by Mitch Kokai
Senior Political Analyst, John Locke Foundation
Victor Davis Hanson explains at National Review Online why a nuclear North Korea creates a special problem for the United States.
When North Korea eventually builds a missile capable of reaching the U.S. mainland, it will double down on its well-known shakedown of feigning indifference to American deterrence while promising to take out Los Angeles, San Francisco, or Seattle unless massive aid is delivered to Pyongyang.
Kim Jong-un rightly assumes that wealthy Western nations would prefer to pay bribe money than suffer the loss of a city — and that they have plenty of cash for such concessions. He is right that the medicine of taking out Kim’s missiles is considered by Western strategists to be even worse than the disease of living with a lunatic regime that has nukes.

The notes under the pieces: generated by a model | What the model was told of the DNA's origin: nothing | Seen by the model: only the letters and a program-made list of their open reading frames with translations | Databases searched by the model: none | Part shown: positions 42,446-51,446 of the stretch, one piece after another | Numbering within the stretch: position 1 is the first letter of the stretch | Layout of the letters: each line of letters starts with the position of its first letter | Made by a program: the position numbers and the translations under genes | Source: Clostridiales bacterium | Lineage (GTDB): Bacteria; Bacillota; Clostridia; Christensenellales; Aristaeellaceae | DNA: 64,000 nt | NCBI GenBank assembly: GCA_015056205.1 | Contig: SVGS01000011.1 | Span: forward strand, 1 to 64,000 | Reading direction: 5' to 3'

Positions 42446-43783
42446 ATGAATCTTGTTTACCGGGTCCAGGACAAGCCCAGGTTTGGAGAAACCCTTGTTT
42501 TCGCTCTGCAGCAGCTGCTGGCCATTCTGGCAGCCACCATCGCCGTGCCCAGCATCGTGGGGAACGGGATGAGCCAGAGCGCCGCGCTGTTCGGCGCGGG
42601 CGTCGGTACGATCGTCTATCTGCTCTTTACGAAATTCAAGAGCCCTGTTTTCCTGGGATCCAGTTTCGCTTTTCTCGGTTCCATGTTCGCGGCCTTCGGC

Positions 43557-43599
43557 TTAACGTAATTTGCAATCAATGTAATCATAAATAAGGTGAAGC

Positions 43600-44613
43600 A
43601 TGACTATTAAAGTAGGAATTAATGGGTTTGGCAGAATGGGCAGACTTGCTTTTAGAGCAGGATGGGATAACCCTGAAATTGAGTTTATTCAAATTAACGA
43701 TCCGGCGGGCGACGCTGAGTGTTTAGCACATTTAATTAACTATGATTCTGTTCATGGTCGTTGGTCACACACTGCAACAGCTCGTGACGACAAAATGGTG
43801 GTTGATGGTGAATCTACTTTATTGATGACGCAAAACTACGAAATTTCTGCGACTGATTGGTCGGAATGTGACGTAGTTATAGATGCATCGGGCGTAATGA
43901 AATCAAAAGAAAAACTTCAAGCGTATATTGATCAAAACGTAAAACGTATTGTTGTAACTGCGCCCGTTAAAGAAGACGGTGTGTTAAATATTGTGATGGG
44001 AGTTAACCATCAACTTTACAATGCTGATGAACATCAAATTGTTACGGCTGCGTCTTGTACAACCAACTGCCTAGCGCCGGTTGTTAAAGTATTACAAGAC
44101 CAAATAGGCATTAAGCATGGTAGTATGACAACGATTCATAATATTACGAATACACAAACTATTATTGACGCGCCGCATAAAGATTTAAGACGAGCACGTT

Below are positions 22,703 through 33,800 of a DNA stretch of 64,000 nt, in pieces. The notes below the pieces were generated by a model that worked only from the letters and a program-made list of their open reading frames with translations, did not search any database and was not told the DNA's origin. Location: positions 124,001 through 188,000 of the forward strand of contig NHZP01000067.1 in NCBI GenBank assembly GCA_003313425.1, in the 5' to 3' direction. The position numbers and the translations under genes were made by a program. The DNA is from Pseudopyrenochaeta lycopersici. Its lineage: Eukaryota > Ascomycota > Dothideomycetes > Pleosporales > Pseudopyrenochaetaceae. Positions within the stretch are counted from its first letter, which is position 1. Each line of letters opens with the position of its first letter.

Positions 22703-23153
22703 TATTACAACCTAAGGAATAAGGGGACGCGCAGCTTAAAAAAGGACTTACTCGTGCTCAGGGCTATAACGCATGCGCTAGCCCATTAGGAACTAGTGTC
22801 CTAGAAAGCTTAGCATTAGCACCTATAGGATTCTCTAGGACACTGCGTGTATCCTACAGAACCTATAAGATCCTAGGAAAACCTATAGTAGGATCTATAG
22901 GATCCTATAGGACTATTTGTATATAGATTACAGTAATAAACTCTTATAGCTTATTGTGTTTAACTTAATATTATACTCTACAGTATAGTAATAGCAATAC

No wonder that the Clinton, Bush, and Obama administrations had few answers to North Korea’s serial lying and deceit about its nuclear intentions. …
… Australia, Japan, South Korea, Taiwan, and the U.S. need to coordinate a massive missile-defense project aimed at ending North Korean assumptions that even one of its missiles has a chance to reach its intended target. Such a Marshall Plan–like investment would also send a message to China that its own nuclear deterrent could be compromised and nullified by the defensive efforts of its immediate neighbors.